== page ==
Did ideological similarity play a role in Imperial Japan's decision to ally with Nazi Germany? A: nope...they made this decision at a time were there was no Nazi Germany... the axis germany/italy/japan were basically formed at the end of WW1 as a result of the treaty of Versailles -> their claims has been ignored during the peace negotiations... ...


0

I would say no (well, you wanted a clear answer). The ideological differences between Germany and Japan (and Italy) was greater than the similarities. Keep in mind that at Winston Churchill hated Jews as much as Hitler and at that time racism was very common even as official policy. War makes strange bedfellows and the enemy of my enemy is my friend. There ...


6

Of course! There are major differences between the ideology of Germany, Japan and Italy, but there is one major similarity: they disliked the communists. If the immediate threat from the left was less than in Italy and Germany, it nevertheless is apparent that the establishment was alarmed by it. After 1918, when spontaneous riots over the rocketing ...


0

The common enemy was the U.S Japan's fuel supply was being blocked by the United States and the United States leadership was pro-Britain. If Hitler's ego had been restrained, he would not have declared war on the U.S. immediately after America declared war on Japan. So in reality it was more the friend of my enemy is my enemy. If Hitler had not declared war ...


8

No. For instance, you are wrong that Japan promoted racism on the official basis. In fact, throughout the war up to 1944 they conducted several international conferences against racism. This was very bold move given the position of Germany. Japan also was the government that proposed amendments to the League of Nations charter condemning racism (before the ...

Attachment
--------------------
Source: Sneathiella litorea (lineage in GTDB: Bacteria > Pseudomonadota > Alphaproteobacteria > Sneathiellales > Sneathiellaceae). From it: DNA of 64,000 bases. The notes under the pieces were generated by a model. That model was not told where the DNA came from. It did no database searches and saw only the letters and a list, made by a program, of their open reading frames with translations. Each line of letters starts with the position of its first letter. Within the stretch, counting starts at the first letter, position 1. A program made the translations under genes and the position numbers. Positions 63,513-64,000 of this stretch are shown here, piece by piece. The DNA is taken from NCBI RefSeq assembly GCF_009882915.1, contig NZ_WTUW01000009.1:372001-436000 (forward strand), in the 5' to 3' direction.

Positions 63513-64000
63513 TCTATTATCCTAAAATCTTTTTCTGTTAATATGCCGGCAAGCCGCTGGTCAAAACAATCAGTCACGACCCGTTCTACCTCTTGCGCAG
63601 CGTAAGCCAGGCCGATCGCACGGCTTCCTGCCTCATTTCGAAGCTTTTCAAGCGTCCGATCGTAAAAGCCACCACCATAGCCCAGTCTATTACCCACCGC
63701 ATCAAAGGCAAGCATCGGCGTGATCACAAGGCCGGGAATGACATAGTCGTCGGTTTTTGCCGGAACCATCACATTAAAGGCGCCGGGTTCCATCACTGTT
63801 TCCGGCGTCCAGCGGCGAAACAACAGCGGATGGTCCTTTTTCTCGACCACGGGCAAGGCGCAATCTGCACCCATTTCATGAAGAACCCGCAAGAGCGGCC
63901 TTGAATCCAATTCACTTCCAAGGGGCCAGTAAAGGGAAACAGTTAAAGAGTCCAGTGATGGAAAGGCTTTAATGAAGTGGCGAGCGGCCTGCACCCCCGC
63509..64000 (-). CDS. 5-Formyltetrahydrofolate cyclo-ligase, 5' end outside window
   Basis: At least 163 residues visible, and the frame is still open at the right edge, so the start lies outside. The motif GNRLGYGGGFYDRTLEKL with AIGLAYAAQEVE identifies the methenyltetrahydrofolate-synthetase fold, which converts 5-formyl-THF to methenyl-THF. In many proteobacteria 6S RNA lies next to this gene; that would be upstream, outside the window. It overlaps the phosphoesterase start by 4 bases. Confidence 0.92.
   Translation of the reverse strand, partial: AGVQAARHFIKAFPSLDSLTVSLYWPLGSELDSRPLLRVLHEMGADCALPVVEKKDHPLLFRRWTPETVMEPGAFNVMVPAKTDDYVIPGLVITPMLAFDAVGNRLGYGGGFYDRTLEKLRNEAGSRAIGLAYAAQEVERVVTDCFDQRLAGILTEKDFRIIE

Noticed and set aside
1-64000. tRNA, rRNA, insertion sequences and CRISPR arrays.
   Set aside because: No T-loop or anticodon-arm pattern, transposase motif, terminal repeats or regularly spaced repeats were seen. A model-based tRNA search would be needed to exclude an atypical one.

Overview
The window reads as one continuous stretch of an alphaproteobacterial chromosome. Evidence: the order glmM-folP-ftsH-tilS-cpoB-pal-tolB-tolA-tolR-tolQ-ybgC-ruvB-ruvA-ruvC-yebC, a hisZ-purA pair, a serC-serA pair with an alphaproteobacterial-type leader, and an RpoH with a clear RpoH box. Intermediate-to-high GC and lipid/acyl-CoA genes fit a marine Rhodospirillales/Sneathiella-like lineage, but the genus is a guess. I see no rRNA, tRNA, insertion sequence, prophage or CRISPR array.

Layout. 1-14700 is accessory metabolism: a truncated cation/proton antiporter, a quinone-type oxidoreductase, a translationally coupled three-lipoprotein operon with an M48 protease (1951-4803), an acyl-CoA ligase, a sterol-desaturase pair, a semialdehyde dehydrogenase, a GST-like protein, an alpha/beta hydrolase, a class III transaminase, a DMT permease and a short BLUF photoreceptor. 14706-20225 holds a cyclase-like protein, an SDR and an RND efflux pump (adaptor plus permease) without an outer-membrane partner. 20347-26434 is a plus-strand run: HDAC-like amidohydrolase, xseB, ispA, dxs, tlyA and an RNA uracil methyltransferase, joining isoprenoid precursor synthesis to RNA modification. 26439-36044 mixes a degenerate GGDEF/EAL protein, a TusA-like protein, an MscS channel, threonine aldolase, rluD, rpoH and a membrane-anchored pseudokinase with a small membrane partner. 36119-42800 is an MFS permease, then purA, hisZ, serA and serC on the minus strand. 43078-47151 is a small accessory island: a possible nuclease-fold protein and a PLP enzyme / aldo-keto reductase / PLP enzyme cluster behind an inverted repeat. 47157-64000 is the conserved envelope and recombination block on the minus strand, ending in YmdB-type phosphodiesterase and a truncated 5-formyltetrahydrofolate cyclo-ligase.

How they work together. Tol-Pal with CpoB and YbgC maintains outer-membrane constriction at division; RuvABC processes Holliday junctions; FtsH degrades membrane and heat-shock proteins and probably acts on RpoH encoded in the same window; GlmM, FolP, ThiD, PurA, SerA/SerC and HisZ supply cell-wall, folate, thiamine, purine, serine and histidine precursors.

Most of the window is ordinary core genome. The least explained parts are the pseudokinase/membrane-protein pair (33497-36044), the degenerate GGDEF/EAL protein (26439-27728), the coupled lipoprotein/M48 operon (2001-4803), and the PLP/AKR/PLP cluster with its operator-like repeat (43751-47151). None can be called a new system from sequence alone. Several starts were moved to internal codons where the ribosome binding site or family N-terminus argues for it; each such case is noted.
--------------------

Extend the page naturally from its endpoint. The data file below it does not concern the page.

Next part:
15

The Japanese, Germans, and Italians primarily allied based on their late-bloomer status and desire for geopolitical revisionism. Whereas countries like England, France, Russia, and so forth had unified and developed empires in the centuries prior to industrialization, the Axis powers had not really unified and become politically and militarily centralized ...


22

I seriously doubt it. Japan was a traditional monarchy, philosophically and ideologically far closer to China than Germany. Of course both were mortal enemies and had been for centuries. Far more likely they were drawn together simply by the fact that both were shut out from the "international community" and felt slighted by the UK and US (and in case of ...


9

The Nazis certainly approved of Oliver Twist. As early as 1923 the principal Nazi newspaper Völkischer Beobachter printed a German translation of the book in instalments. See here: http://www.history.ac.uk/reviews/review/1535


6

The salaries stopped as soon as Flensburg government was dissolved. The officials and technical personnel went on with their lives - found other jobs, went home or emigrated. The buildings laid fallow until the Bundesrepublik & DDR were proclaimed in 1949, at what time they were turned to the East (in the Eastern Block) or West Germany (the rest of the ...